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Young people in agriculture: a focus on training

Agia and FederUnacoma highlight the weak points of an educational and training system that should instead support new technologies and define new professional roles

by the editorial staff
November 2021 | Back

The theme of education and training for technicians in the sector and for the farmers of the future was in the spotlight at EIMA. The development of skills in the agro-mechanical field requires a new generation of technicians who, depending on the functions they will perform, will have to come from school and training courses that are much more specialized than the current ones.

The issue was addressed at a conference entitled "Reforming agricultural upper schools to meet new needs", promoted in cooperation with FederUnacoma by Agia, the organisation that represents young farmers within Cia. The meeting was attended by Valeria Villano, president of Agia Emilia-Romagna; Rudy Marranchelli, national vice-president of Agia; Lorenzo Iuliano, FederUnacoma technical service; Paola Adami, ITA coordinator - Istituti Tecnici Agrari Senza Frontiere (Agricultural Technical Institutes Without Borders); Alessandro Malavolti, president of FederUnacoma; Stéphane Cornec, representative for the Jeunes Agriculteurs training; Stefano Francia, national president of Agia; and Dino Scanavino, national president of Cia-Agricoltori Italiani. One of the critical aspects of agricultural training - it was stressed during the meeting - concerns the teaching of agricultural mechanics in agricultural institutes, where it has been abolished for years and generically incorporated into agronomy.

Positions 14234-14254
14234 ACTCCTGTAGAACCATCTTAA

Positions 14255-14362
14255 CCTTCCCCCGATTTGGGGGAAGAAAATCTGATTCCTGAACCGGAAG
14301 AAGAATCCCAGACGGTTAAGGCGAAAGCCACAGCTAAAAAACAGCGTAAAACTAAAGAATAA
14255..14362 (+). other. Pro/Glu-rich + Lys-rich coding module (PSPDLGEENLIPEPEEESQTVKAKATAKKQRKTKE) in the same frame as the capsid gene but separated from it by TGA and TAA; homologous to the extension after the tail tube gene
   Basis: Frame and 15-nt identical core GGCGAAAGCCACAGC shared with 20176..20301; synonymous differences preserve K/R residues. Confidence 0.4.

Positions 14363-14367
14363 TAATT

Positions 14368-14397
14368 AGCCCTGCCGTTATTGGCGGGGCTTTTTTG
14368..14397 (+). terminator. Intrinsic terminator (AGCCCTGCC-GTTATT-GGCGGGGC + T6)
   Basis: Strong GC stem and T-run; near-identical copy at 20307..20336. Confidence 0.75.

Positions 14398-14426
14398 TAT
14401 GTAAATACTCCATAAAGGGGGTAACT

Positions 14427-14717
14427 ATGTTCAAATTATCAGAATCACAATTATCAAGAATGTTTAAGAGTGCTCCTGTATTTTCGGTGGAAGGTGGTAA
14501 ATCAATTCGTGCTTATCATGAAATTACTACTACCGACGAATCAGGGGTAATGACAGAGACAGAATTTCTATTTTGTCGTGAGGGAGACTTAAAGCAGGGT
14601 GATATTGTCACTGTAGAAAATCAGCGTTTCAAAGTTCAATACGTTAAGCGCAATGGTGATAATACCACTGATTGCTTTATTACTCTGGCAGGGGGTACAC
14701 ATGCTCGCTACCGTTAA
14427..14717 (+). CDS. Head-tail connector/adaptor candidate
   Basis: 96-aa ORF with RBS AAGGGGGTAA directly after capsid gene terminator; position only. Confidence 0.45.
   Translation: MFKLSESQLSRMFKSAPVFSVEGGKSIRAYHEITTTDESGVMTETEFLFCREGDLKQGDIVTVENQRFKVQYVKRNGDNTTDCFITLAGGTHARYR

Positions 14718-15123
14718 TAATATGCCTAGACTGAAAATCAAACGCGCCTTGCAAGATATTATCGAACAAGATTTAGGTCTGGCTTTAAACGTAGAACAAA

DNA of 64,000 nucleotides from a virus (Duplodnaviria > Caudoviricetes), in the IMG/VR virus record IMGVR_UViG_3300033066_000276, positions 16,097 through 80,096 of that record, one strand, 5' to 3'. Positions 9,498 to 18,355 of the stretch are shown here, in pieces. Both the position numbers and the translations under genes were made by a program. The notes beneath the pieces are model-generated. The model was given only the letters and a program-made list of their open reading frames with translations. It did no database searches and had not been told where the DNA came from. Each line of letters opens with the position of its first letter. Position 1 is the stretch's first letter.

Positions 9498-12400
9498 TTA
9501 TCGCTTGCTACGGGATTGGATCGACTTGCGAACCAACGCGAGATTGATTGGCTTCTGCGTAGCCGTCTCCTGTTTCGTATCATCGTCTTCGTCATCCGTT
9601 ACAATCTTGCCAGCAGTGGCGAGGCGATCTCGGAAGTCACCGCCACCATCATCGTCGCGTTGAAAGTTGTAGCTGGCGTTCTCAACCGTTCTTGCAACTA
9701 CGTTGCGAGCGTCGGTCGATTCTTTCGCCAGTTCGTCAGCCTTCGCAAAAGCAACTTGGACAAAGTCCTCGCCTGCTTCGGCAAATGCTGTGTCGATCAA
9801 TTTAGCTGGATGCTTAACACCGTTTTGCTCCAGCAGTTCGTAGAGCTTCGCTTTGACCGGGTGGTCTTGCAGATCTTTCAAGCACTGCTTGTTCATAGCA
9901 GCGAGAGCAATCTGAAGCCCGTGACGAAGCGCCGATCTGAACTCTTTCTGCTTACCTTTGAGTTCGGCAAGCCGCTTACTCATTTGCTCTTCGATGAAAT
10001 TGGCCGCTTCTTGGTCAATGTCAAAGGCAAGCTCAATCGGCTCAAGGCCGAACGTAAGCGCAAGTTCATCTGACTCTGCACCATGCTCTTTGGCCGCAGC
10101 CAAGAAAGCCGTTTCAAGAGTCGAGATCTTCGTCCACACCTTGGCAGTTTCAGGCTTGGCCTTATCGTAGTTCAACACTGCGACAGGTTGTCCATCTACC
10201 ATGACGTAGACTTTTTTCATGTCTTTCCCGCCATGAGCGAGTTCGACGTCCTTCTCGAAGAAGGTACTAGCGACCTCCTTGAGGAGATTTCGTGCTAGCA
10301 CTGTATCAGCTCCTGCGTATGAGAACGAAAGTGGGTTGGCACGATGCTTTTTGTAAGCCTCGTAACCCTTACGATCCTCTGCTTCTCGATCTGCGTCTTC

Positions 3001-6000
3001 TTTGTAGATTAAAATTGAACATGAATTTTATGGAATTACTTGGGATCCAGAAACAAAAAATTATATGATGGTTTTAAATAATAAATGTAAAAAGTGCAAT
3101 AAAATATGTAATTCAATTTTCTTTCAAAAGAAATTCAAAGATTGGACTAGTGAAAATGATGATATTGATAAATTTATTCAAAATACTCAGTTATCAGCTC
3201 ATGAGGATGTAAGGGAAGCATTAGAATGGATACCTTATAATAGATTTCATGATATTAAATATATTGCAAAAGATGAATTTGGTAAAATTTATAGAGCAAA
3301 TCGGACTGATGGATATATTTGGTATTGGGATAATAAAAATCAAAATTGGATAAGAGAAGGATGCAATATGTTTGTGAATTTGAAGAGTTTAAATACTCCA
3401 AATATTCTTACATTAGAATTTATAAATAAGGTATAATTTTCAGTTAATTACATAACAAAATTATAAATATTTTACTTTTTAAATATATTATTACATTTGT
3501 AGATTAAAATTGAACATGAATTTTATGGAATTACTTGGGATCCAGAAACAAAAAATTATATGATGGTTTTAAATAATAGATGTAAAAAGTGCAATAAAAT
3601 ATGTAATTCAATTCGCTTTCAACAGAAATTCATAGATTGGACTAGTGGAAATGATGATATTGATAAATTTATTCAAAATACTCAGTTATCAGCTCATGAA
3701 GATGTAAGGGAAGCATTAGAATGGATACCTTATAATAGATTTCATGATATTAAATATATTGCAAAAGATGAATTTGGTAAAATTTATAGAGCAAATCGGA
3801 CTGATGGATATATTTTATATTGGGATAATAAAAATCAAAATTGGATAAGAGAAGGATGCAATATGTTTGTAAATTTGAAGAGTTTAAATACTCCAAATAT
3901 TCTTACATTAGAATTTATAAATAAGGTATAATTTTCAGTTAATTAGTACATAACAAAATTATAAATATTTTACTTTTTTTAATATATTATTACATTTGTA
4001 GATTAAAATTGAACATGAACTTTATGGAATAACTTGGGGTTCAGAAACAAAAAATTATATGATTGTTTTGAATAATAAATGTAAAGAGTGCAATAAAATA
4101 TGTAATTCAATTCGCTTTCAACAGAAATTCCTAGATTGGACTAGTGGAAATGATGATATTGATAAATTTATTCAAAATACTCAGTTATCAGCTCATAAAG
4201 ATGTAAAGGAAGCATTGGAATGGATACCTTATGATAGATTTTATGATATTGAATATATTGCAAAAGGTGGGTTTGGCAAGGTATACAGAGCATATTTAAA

The development of technologies, with the strong impulse towards digitalisation and the first steps towards robotization, would require a much more in-depth treatment, also to offer graduates job opportunities not only in farms but also in technical support networks. From this perspective, training in agricultural mechanics does not only concern the people who have to work on farms, but also the staff working in machinery and equipment manufacturers, who need up-to-date technical staff precisely to meet the growing demand for technology.

Indeed, even today vocational training is largely carried out on the farms themselves, with seminars and external training courses. Agriculture, it was stressed during the conference, is undergoing a radical transformation that not only offers clear advantages in terms of productivity, sustainability and the environmental impact of crops, but also poses challenges that can be met starting with schooling and training.

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